Ken Dychtwald: Yeah, that’s a great question. There’s a few things I’ve noticed. I was thinking this morning before our discussion that there was a book written, I don’t know, 100 years ago called The Structure of Scientific Revolutions by Kuhn. And he talked about sometimes paradigms shift. And I remember when I first started having a little bit of money, I had a stockbroker and an insurance agent. And then they called themselves financial advisors, but they were still stockbrokers and insurance agents. What we’re seeing here is that people are saying, that’s not what we’re looking for. We want someone who knows who we are. If we have a special needs child, we want our advisor to know that. If we have a loved one who’s not well and we’re helping them out, we want our advisor to know that. And we want our advisor, not necessarily to be our therapist, but to be a guide, to help us navigate this journey, and to have our back. And, with hats off to Edward Jones, most financial companies have said we’re holistic, but that means stocks and bonds and annuities. Edward Jones says, no, holistic purpose, family, finances, and health. And, man, have we gotten a favorable reaction from the world on that one? And people are saying, yes, I want an advisor who thinks about my whole life, not just my money. Because the money matters, but so does my family, and so does my purpose, and even finding a new purpose. And so does my health. And so the Edward Jones organization is in the process right now under Lena’s vision and guidance of rethinking their role to have a little bit of a wider toolbox, and to be more responsive to people’s needs for a trustworthy, holistic advisor.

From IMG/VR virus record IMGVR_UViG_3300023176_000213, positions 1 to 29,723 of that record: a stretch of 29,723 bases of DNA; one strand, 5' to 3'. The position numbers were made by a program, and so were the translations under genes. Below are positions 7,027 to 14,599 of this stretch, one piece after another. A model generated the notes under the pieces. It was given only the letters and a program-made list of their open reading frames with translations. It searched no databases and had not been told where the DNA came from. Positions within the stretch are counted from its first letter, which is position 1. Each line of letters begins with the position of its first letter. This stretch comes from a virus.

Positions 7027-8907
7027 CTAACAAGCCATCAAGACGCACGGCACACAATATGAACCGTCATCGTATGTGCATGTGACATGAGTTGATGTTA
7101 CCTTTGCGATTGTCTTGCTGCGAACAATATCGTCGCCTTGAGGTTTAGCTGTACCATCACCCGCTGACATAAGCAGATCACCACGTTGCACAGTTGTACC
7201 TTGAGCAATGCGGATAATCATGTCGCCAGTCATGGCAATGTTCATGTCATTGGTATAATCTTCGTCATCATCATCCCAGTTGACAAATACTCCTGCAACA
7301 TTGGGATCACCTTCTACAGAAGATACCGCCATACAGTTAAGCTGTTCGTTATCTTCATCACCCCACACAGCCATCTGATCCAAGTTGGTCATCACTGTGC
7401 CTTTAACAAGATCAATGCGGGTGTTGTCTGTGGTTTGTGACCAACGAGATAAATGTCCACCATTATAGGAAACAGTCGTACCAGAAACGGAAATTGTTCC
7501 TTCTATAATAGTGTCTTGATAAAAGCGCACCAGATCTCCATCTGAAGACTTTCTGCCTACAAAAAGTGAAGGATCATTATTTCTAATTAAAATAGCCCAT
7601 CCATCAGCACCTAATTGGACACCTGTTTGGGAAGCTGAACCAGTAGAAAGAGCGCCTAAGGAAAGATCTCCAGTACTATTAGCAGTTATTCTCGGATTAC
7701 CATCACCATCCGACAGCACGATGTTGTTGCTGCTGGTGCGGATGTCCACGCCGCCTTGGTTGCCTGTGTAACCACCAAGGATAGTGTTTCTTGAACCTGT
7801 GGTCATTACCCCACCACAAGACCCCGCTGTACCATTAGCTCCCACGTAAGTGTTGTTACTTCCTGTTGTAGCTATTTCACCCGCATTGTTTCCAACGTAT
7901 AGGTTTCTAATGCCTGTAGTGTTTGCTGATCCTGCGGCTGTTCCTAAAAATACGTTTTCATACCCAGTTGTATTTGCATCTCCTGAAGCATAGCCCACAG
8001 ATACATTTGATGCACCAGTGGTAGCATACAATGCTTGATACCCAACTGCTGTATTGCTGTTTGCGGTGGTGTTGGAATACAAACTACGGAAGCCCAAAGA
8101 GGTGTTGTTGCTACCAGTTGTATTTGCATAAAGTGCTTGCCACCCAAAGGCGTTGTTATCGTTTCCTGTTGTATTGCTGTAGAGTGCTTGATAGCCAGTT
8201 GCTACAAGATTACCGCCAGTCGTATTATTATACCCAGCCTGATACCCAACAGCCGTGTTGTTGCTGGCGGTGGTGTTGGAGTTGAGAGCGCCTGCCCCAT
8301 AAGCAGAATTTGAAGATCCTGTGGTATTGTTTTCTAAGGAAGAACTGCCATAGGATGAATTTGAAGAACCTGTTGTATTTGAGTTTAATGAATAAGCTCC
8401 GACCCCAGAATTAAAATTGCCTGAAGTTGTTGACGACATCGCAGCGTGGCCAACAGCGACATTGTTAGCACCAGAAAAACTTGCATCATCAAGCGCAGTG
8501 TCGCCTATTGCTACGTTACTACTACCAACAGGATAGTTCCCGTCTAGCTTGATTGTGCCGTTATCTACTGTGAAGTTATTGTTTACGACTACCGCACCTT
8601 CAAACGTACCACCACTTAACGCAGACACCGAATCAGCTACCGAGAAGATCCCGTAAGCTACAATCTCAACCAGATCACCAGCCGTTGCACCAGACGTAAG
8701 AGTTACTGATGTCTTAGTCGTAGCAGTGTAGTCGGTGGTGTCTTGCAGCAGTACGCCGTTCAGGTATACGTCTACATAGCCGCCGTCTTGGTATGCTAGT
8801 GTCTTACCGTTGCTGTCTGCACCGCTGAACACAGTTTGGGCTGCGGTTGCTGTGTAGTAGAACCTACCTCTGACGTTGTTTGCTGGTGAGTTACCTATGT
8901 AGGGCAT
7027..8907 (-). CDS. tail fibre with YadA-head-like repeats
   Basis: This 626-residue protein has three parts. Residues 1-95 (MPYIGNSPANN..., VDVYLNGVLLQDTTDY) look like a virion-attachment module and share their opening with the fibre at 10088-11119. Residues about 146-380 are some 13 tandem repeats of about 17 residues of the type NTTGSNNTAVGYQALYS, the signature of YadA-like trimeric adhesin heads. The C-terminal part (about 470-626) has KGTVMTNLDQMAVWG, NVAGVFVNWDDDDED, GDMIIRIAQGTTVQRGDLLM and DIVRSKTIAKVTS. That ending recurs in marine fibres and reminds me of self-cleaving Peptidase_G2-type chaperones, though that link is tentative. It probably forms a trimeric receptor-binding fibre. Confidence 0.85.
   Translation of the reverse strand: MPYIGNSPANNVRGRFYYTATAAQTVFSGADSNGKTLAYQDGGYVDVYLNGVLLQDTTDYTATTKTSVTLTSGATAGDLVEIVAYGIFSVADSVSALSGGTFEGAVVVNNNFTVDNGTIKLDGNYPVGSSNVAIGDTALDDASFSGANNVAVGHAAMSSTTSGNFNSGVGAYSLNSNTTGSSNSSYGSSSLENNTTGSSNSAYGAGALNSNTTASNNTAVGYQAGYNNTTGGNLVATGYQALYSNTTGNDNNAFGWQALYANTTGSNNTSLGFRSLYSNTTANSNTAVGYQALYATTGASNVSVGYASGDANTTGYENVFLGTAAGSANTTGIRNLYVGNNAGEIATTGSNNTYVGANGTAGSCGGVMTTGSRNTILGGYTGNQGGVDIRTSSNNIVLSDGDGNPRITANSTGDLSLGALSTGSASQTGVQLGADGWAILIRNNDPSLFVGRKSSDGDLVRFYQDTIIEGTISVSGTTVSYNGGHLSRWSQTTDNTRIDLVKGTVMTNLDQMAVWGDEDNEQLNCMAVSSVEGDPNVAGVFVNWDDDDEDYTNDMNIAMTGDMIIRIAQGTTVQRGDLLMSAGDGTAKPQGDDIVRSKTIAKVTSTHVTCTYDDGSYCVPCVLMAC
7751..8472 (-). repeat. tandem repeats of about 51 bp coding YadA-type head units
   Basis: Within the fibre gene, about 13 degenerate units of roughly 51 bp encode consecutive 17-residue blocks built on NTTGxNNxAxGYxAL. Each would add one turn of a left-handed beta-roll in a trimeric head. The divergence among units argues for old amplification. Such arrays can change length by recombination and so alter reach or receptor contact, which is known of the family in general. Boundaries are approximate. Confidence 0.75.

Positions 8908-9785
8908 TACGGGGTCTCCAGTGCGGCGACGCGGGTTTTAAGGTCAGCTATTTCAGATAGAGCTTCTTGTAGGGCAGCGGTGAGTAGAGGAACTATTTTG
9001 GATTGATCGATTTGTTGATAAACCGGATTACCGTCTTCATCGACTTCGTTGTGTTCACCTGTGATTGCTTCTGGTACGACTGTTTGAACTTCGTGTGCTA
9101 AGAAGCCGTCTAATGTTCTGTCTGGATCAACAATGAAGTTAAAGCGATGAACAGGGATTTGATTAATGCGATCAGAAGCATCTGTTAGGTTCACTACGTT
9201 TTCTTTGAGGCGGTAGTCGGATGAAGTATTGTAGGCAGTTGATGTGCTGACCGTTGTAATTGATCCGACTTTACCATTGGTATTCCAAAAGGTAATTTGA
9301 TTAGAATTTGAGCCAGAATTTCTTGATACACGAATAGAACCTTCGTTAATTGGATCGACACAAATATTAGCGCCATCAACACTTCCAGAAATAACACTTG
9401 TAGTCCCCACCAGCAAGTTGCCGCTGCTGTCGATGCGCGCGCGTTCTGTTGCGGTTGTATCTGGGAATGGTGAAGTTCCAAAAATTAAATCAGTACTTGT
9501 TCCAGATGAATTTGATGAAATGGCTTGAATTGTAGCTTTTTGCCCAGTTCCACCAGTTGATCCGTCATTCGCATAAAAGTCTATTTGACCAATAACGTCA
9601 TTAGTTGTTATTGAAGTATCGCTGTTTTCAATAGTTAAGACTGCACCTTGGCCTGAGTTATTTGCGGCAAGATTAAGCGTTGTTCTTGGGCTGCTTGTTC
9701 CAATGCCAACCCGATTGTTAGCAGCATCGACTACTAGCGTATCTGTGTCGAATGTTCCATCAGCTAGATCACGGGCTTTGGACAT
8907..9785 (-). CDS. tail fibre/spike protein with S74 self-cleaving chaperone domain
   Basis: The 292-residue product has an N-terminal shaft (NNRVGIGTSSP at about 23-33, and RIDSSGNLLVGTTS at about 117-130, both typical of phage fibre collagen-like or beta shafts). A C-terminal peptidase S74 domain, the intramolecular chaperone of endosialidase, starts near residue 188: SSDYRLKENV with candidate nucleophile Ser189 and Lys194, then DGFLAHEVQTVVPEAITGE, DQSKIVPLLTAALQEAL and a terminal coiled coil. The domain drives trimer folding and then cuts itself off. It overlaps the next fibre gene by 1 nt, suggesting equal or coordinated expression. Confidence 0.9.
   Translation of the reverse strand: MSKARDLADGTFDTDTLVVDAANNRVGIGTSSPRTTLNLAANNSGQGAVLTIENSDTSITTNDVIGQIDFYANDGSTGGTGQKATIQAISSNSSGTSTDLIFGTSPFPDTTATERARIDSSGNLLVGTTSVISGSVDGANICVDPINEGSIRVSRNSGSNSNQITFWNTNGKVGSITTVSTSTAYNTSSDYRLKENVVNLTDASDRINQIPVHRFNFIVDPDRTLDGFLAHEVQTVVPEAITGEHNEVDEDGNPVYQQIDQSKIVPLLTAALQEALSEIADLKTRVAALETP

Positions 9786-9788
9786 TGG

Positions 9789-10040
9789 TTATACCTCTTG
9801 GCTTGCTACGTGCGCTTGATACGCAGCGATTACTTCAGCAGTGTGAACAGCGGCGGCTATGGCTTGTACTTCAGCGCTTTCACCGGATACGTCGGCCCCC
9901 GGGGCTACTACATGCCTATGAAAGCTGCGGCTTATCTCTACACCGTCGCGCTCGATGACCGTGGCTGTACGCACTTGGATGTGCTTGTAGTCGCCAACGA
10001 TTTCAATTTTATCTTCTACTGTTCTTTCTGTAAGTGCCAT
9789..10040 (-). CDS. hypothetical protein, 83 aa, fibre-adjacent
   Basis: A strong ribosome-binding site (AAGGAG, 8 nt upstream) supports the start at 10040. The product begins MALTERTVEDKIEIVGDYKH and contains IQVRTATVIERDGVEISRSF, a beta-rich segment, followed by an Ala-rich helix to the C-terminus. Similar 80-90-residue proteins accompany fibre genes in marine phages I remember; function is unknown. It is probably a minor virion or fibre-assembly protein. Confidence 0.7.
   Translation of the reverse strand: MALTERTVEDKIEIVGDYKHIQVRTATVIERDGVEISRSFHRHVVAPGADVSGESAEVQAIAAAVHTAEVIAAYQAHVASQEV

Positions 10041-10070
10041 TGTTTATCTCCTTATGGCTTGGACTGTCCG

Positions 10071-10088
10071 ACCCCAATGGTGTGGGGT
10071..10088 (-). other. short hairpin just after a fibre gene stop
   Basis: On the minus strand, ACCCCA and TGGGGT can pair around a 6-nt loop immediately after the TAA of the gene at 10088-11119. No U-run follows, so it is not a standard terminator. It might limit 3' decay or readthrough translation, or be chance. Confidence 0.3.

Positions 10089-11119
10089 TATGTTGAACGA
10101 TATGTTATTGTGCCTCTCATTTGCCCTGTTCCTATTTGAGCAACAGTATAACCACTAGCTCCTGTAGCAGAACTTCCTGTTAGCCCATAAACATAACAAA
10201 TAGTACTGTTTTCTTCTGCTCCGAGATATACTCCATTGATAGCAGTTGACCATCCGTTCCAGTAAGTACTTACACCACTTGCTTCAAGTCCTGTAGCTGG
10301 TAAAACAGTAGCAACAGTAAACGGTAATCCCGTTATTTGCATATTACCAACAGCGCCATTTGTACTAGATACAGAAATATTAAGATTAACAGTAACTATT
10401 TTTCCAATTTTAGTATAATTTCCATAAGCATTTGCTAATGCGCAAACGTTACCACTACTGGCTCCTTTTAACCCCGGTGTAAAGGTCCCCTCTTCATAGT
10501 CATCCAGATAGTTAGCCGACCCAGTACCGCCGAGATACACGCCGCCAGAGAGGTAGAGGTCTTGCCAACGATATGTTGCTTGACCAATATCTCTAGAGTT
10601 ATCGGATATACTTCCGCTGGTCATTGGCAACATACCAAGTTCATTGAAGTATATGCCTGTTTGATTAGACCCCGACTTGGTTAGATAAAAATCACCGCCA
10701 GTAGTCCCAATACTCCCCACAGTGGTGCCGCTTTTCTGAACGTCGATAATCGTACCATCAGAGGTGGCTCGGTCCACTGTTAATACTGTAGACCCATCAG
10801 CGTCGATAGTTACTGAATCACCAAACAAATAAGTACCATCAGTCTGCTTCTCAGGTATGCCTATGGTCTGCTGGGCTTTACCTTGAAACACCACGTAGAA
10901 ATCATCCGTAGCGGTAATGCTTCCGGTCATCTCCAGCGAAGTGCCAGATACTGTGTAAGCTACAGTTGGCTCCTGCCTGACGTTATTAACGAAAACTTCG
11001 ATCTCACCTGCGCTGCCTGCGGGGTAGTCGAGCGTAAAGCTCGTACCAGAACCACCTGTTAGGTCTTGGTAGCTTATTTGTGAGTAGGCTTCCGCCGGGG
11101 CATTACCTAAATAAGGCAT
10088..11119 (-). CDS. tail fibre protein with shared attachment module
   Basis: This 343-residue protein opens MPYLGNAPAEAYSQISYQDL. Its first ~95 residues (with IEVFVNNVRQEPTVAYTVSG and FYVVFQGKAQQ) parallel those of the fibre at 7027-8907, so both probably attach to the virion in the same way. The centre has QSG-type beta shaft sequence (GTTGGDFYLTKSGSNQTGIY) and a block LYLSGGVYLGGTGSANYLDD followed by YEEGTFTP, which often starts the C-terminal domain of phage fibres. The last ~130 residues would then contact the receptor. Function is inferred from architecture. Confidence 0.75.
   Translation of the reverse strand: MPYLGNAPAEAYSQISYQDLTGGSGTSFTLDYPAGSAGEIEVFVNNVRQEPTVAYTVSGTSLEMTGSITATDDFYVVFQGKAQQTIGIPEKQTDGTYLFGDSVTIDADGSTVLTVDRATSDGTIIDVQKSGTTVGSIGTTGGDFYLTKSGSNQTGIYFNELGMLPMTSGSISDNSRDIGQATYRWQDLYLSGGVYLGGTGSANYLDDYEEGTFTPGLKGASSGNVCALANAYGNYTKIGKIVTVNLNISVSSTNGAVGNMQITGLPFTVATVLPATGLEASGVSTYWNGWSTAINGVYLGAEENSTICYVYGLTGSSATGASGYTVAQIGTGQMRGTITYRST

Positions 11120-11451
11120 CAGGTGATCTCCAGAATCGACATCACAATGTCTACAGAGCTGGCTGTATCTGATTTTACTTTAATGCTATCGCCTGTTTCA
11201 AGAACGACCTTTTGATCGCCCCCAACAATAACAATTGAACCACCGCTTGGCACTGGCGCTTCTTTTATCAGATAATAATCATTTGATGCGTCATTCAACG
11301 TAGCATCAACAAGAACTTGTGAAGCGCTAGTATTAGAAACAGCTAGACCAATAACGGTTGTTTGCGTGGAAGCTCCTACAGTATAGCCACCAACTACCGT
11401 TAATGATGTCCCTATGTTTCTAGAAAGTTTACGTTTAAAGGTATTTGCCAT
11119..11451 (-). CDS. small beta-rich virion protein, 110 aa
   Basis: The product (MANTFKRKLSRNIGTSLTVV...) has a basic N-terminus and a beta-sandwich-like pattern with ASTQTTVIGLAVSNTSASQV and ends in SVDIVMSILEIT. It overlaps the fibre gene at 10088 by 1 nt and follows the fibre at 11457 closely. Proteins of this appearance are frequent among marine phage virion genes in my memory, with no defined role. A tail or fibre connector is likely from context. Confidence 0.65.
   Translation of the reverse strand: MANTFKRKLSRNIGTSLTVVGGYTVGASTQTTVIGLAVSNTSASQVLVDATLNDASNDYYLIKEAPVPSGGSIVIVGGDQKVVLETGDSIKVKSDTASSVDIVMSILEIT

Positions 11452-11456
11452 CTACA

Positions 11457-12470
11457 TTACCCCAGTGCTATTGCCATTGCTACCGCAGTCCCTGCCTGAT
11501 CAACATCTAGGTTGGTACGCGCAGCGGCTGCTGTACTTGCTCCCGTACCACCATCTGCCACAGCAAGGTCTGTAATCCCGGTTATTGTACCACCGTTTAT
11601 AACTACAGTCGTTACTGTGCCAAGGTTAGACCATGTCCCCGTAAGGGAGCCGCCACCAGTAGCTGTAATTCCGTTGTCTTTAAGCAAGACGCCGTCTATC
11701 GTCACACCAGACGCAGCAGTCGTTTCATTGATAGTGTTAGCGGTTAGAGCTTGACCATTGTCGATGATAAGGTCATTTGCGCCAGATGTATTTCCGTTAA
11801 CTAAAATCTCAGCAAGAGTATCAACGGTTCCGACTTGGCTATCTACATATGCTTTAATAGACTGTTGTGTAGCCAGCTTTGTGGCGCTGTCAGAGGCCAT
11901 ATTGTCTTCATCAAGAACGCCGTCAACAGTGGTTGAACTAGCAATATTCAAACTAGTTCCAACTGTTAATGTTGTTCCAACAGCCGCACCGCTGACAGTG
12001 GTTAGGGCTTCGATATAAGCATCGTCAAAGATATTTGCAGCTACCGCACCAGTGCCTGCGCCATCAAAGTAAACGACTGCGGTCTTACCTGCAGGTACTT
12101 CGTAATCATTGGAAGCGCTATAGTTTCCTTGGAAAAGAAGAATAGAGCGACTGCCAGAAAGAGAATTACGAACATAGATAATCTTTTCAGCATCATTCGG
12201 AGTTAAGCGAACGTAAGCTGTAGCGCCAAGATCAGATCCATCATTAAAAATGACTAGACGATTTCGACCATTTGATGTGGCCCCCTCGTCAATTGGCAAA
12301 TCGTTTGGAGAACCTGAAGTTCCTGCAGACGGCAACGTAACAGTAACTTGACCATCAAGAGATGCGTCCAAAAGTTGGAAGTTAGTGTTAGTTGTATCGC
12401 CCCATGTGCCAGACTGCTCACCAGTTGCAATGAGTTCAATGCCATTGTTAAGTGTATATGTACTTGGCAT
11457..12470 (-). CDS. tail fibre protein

Jack Sharry: Ken, that’s great. And Lena, I have to say, I’ve been, I’m a student of our business, I pay close attention to who’s doing what. I’ve been, I guess the best way to say it, I’ve been blown away by the gargantuan task Edward Jones has taken on. This is no small thing. It’s one thing to do the research, you’ve done it well. Ken and Harris has done a fabulous job in terms of understanding the issues at hand. But then you got to go do stuff, you got to go build stuff, you got to go recruit, you got to go train, you got to do a lot of stuff. And I know, as part of the executive team, you work diligently with your colleagues to sort all that out and then get a very large organization all heading in the same direction. So fill us in a little bit. How’s that going? Lots going on, lots of moving parts, lots of change, lots of really transformational change, talk about cannonballs and curveballs and all the rest. There’s a lot going on. So fill us in, how’s it going? It’s a huge task to get digital and human advice to work together. And you’re really responsible for a lot of that infrastructure in terms of making all that work to better serve the advisor, to better serve the client. So, fill us in. How’s it going?